Leadership Lessons: Words to lead by

GRAND FORKS AIR FORCE BASE, N.D. -- Like most of you, I wasn't born into privilege. My dad was a teacher and my parents served as missionaries in Ecuador - neither profession paid well. We moved frequently and I attended eight schools before graduating high school. My mom suffered from severe depression and when I was in the second grade, my dad became ill and began three long years of treatment. During this time we relied on a monthly disability check, food banks, and the charity of others to get by. It was not the most auspicious of starts.

But through it all, my parents pushed me to work hard and take advantage of whatever opportunities I was given. I was also fortunate enough to receive help from a lot of people through the years - family, friends, and even strangers. Some helped in big ways, some helped in small ways, and some helped without even knowing it; but many helped me along my path, and for that I am forever grateful. And so it was, that with some hard work, a lot of good luck, and a bit of misfortune, I found myself as a cadet at the Air Force Academy.

Freshman cadets (Fourth Class Cadets, to use the proper parlance) are required to learn a ton of quotes. Most of them were good and many still rattle around my brain, but two in particular stood out to me.

Use Power to Help People
"Use power to help people. For we are given power not to advance our own purposes, nor to make a great show in the world, nor a name. There is but one just use of power and it is to serve people."
- George H.W. Bush

Maybe it was because I had grown up feeling powerless and had somehow found myself just a few short years away from becoming and officer and holding positions of power within the Air Force. Maybe I was thinking about all the help I received from others to get to where I was. Or maybe it was something else entirely; I'm not sure. But whatever the reason, the quote resonated with me so I printed it out and hung it on my bulletin board, along with a graduation picture, and for the next four years it served as a reminder of what I was working towards. I wanted to lead, and I wanted to help others.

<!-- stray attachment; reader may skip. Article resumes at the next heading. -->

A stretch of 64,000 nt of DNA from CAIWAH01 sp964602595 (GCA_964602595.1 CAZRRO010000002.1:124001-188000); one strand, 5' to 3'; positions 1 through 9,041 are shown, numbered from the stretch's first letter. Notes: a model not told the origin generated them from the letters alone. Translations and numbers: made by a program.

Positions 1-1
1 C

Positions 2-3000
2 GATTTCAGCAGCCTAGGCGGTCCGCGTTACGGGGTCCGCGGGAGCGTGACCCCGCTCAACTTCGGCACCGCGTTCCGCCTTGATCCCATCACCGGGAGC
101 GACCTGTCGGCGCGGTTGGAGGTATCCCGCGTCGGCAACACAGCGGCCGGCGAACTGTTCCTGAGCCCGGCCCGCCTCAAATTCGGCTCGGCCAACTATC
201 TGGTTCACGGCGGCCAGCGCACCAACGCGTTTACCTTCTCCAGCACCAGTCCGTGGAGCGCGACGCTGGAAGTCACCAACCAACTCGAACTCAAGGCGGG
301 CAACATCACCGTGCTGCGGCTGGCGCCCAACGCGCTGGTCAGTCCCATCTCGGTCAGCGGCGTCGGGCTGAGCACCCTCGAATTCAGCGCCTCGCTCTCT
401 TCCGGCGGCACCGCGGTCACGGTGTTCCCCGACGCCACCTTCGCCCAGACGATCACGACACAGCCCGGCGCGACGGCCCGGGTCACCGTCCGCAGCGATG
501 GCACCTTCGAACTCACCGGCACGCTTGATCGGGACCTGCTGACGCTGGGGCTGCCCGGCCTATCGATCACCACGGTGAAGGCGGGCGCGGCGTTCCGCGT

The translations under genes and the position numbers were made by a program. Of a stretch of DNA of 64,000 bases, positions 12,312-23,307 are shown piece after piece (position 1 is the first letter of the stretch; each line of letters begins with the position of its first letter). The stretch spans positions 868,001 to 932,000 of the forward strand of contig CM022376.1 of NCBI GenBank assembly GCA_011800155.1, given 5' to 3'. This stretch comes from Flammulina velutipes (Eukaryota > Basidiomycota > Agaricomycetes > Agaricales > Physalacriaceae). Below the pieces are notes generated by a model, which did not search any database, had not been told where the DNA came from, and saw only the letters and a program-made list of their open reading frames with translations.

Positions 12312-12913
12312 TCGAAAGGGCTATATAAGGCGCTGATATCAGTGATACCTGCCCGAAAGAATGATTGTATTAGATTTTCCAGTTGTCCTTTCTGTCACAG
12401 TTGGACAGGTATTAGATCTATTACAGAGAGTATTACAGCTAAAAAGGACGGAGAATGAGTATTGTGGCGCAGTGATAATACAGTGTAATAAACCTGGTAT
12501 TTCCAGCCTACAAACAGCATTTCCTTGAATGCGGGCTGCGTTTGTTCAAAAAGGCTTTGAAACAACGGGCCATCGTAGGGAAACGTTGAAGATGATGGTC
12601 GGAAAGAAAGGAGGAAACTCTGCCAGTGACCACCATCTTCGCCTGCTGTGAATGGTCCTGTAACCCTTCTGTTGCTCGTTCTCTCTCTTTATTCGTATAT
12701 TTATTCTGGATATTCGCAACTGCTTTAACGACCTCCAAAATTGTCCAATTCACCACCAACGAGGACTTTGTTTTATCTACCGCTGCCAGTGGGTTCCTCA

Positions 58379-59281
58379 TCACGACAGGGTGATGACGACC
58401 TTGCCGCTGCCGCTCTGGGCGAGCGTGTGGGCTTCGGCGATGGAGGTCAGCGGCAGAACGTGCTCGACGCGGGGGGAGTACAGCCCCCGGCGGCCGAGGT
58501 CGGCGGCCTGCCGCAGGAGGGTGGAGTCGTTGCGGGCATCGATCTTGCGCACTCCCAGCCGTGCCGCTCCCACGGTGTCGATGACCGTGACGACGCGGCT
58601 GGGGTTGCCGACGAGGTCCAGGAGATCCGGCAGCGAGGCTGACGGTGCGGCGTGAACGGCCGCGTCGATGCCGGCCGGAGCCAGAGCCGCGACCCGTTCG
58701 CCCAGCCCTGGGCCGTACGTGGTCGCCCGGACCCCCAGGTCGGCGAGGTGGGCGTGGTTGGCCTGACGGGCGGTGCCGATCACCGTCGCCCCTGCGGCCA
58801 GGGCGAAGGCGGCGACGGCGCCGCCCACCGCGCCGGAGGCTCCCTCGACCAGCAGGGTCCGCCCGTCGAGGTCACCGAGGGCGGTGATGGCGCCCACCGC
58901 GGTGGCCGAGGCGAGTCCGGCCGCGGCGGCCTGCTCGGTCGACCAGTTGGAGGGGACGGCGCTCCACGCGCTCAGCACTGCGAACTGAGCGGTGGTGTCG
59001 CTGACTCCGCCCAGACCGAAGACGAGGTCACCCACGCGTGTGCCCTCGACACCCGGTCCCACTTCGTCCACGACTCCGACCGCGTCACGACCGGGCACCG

I didn't fully realize it at the time, but being a leader is hard. The responsibility is heavy, the pace is demanding, it consumes your time and energy, and it can be exceedingly frustrating and painful at times. But it can also be one of the most rewarding experiences you'll ever have. Once you achieve a leadership position, it's not about you anymore; it's about using the power you are given to take care of those you lead. Sometimes that means putting aside your own wants and needs and, perhaps, even passing on some opportunities that would benefit you personally and advance your own career. But I'm confident that upon reflection, the memories of those you helped will mean more to you than any rank, job title, or award ever could.

Respect Comes From Within
The following quote, which dates back to 1879, is the longest one that Air Force Academy cadets have to learn and was the very first one I committed to memory: